This Flip Side joins Greg Minton’s on the list of things my fiancé loves that I fear mightily.
I don’t understand how dancing can be leisurely. I mean, if I’m enjoying dancing, I’m not leisurely drinking. I’m sneaking away from the fiancé to get secret Tequila shots. At one point, I believe I asked the finance “why can’t we just grind like normal white people.”*
I guess to each his own.
Distefano must have needed a good leisure activity as his career wasn’t overly successful and certainly was up and down, if we’re talking about minors/majors. He played in the majors in 1984, 1986, 1988-89 and 1992. He finished with a .228/.296/.350.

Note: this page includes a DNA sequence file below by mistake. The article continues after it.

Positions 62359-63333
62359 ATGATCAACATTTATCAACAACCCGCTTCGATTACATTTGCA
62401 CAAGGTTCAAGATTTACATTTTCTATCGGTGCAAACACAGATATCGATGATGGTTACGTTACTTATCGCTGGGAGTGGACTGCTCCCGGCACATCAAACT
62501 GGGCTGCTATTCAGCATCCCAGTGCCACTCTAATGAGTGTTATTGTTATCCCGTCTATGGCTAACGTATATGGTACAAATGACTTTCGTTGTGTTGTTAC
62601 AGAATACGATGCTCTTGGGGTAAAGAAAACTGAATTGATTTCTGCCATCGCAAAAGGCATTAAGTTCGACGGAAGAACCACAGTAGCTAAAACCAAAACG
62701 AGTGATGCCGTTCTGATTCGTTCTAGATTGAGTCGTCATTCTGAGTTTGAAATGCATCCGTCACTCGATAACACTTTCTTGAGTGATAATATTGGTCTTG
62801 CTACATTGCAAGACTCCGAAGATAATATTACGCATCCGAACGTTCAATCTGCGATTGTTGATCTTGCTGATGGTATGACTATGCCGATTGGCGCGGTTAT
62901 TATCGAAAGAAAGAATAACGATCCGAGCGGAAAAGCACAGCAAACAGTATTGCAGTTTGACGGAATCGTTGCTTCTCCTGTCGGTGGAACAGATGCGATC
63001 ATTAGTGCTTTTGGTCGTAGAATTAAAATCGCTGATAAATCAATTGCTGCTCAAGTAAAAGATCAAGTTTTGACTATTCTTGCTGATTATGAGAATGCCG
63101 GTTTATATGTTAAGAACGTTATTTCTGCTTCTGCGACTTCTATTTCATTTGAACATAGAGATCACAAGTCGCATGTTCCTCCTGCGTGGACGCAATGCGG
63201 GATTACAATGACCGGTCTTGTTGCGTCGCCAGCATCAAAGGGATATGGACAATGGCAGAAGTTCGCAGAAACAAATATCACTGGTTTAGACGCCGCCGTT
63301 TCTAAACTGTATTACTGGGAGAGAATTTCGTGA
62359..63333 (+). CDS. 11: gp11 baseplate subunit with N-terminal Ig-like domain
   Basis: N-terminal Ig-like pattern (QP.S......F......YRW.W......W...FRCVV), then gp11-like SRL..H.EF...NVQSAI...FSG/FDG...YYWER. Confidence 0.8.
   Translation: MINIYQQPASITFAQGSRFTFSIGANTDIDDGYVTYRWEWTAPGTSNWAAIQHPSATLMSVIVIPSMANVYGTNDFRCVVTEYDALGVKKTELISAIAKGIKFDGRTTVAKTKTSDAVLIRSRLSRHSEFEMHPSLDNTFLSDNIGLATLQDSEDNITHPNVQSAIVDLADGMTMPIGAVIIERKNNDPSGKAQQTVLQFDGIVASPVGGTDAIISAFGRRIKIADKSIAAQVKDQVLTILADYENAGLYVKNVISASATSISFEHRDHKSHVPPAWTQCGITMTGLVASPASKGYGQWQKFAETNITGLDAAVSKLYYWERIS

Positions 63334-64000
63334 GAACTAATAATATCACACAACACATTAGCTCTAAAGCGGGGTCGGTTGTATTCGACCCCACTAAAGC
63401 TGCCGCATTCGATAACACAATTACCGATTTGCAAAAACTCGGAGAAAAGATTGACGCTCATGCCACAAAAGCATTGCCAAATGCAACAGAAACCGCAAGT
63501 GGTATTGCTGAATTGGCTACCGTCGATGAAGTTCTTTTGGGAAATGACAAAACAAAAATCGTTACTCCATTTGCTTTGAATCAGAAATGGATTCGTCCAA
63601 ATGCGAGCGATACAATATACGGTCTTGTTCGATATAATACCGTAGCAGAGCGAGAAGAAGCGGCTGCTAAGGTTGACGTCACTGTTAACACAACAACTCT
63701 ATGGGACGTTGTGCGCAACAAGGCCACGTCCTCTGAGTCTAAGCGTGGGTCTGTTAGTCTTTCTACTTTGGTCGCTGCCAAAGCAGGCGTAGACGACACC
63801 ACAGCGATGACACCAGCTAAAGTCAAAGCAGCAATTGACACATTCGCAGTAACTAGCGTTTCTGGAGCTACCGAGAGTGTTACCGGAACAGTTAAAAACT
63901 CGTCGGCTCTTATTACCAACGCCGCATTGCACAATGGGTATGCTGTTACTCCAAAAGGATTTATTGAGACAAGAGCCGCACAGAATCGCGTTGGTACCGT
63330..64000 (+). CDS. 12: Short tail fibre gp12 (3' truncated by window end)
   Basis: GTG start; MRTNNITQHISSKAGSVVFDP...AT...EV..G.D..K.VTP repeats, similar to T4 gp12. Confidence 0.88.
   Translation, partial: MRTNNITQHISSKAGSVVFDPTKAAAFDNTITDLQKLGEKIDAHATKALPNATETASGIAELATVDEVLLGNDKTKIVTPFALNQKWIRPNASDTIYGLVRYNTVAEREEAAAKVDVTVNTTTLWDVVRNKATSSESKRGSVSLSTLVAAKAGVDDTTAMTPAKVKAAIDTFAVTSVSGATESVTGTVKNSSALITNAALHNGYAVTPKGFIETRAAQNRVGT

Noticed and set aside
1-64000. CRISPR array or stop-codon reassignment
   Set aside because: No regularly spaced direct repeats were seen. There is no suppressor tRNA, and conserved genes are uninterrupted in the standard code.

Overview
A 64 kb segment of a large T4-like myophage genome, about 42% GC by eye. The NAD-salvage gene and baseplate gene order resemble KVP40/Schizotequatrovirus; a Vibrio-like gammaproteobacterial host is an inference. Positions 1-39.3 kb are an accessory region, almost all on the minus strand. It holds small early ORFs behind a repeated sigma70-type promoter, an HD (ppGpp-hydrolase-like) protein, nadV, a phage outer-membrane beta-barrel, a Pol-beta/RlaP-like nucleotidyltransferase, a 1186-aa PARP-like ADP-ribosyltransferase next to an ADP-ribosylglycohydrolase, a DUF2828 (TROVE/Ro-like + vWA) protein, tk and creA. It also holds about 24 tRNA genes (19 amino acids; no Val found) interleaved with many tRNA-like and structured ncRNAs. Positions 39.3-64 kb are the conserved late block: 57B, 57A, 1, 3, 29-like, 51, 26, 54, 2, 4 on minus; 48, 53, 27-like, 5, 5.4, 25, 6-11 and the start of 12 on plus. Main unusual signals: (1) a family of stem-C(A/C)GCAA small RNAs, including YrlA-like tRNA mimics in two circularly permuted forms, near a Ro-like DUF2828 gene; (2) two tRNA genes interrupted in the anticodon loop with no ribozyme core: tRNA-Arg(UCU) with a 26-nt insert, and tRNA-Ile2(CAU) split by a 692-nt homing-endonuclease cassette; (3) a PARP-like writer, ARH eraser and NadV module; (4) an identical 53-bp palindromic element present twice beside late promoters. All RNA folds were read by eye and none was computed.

He ended up playing first, right field, left field and catcher during his career. Not exactly prime no-hit utility player slots, but since he threw left-handed that kind of eliminated the majority of the infield. However, he did play catcher. And, according to this New York Times story, Distefano was the last left-handed throwing player to ever catch a game.
One other interesting aspect of Distefano’s career: he broke up David Cone’s no-hit bid on April 28, 1992, ensuring the Mets still haven’t had a no-hitter. Man, I’ve been picking on the Mets a lot lately.